The Web Desk

Behind the scenes of GazetteXtra with digital content coordinators Andrew Reuter and Dave von Falkenstein.

Best of The Gazette, Sept. 2: A virus, a steakhouse and miles of corn

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Andrew Reuter
Tuesday, September 2, 2014

The Gazette publishes a lot of news in a week. Combine that with all the distractions a weekend brings, and that means there's a good chance you might have missed some important stories. Here's a look at of some of The Gazette's best content from the last week or so:


Local corn mazes appeal to kids, adults

Residents looking for a family friendly activity this fall don't have to look much farther than Skelly's Farm Market. From September to Halloween, the family farm hosts tons of activities for low or no cost. The most popular attraction is the corn mazes. Those looking for a challenge should head for the Impossible Maze. The twisting paths stretch 4.8 miles and cover 9 acres.

Rock River carp virus to hit Janesville, Beloit in a few weeks

The carp-equivalent of the Ebola virus is on track to kill thousands of fish this summer. But it's not a silver bullet for controlling the carp population, says DNR Fisheries biologist Laura Stremick-Thompson. It's really just making for a disgusting situation along the river's edge. Property owners already have reported hundreds of dead fish downstream of Lake Koshkonong and upstream of the Indianford Dam, Stremick-Thompson said.


Area volleyball teams gear up for season

Coaches often say they don't know a lot about their teams until they get out on the field or court and face another team. On Friday, many area volleyball coaches learned a lot about their teams in a hurry. Janesville Craig hosted its annual invitational to kick off the season, where 16 teams squared off in over roughly seven hours. “I love this tournament, and I hope the other teams do, too,” Craig coach Blake Budrow said amidst Friday's busy schedule.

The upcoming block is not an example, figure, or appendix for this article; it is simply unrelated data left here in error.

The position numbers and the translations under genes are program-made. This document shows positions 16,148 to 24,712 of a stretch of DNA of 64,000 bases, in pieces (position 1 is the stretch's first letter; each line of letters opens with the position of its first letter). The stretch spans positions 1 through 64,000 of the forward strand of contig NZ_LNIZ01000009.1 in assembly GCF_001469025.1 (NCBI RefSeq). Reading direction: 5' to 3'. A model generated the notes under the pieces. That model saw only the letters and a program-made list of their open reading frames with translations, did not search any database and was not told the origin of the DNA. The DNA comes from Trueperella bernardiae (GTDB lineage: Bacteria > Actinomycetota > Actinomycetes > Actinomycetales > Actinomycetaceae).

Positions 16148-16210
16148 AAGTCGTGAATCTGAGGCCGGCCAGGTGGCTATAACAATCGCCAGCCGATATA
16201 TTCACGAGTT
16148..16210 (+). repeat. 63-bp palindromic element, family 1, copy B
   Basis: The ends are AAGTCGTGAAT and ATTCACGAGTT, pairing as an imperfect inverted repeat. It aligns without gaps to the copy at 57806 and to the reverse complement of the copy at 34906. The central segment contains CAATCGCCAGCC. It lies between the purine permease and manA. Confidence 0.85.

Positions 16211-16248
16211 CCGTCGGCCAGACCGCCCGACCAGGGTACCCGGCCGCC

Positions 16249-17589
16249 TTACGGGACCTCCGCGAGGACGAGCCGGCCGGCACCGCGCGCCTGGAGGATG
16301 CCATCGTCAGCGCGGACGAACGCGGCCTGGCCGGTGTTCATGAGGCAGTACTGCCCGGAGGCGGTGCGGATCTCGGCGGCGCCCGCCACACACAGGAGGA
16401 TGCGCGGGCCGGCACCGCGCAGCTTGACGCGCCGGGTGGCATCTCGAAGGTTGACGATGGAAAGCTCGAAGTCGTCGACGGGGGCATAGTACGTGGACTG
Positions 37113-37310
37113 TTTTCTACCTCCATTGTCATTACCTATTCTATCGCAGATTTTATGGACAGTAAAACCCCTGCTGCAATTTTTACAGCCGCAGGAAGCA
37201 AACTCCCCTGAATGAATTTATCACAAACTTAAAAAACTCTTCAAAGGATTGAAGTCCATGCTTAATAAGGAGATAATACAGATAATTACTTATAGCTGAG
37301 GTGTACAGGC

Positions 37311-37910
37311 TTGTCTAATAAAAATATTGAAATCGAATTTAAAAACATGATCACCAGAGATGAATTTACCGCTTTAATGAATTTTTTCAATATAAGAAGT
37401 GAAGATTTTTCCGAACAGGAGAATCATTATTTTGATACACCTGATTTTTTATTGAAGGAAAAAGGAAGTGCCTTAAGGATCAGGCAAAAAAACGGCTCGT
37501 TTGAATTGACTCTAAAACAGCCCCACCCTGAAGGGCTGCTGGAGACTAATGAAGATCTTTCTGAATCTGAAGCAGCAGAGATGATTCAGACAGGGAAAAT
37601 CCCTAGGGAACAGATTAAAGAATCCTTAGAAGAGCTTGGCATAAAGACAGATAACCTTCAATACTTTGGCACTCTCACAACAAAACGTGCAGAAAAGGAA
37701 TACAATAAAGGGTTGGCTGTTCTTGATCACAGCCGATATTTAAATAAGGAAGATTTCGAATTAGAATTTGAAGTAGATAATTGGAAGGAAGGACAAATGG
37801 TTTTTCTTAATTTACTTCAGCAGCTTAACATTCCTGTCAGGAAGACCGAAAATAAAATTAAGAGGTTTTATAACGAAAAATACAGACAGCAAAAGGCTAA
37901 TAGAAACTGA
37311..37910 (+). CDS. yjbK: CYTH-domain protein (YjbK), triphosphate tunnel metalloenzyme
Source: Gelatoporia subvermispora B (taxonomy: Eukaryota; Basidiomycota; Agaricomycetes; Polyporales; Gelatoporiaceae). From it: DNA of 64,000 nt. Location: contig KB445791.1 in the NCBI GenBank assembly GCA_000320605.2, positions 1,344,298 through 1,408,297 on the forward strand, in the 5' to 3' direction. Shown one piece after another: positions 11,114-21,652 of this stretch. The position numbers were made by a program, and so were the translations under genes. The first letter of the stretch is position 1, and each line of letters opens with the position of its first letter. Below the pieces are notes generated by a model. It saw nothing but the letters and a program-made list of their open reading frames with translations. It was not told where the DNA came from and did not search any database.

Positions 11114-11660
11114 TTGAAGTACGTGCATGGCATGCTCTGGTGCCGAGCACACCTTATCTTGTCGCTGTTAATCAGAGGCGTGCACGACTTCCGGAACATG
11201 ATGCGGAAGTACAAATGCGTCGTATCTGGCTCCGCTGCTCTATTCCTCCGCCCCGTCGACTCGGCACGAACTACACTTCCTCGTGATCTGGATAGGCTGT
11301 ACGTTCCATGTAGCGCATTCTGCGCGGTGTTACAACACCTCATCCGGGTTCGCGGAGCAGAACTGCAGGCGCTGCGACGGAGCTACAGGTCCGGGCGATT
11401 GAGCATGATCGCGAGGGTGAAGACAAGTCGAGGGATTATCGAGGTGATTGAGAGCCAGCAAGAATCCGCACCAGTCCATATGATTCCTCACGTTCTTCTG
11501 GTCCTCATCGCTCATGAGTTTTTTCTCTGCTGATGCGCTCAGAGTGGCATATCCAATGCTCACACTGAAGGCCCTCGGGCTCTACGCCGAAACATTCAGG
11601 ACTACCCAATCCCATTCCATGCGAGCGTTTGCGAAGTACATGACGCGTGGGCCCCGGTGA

High Fives: Justin Filter sparks Craig football

In this look at the area's top performers of last week and the games to watch in the week to come, athletes from Clinton, Edgerton and Janesville earn kudos. Meanwhile, Janesville Craig at Verona in football and a solid lineup for Big Eight volleyball mark games to watch in the days to come.


Our Views: Expect changes in Janesville as school bells ring

Changes are in store as Janesville School District students return to classes next week. Some new ideas improve learning, while other trends will come and go quickly. All, says Superintendent Karen Schulte, are designed to improve learning. That's good to hear given that ACT scores at Craig and Parker high schools were below the state average last year, The Gazette Editorial Board writes.

Editor's Views: Gazette covers Beloit stories with broad interest

“Why don't you do more in Beloit?” That's been a common question of The Gazette through the years, Editor Scott Angus writes. The answer has never been simple. Here's a look at the dollars and sense behind the organization's coverage of this complex city.


Hoppy trails: Time to tour Madison's craft breweries

Madison's Great Taste of the Midwest has passed. But don't despair. Madison has a thriving craft beer scene, making it easy to create your own beer festival. Read more in this story from Gazette content partner The Milwaukee Journal Sentinel.

Bill Livick: Delaney's reputation as Madison's best steakhouse seems dated

Delaney's is a classic Wisconsin supper club in every way—from the Rat Pack soundtrack to the menu's emphasis on meat and potatoes to the high prices. But customers could be paying quite a price for food that has been better prepared for less elsewhere, restaurant reviewer Bill Livick writes.


Janice Peterson: The 'poisonous' fruit embraced by Thomas Jefferson

The Thomas Jefferson garden at Rotary Botanical Gardens has proven popular. Here's a look at community blogger Janice Peterson's favorite plants in the display.

Glen Loyd Videos: Rock River winds keep moving on, always moving on

In part three of Glen Loyd's interview with Wisconsin outdoors writer Bill Stokes, the author reads more passages from "The River is Us," a collection of nature essays featuring the Rock River.

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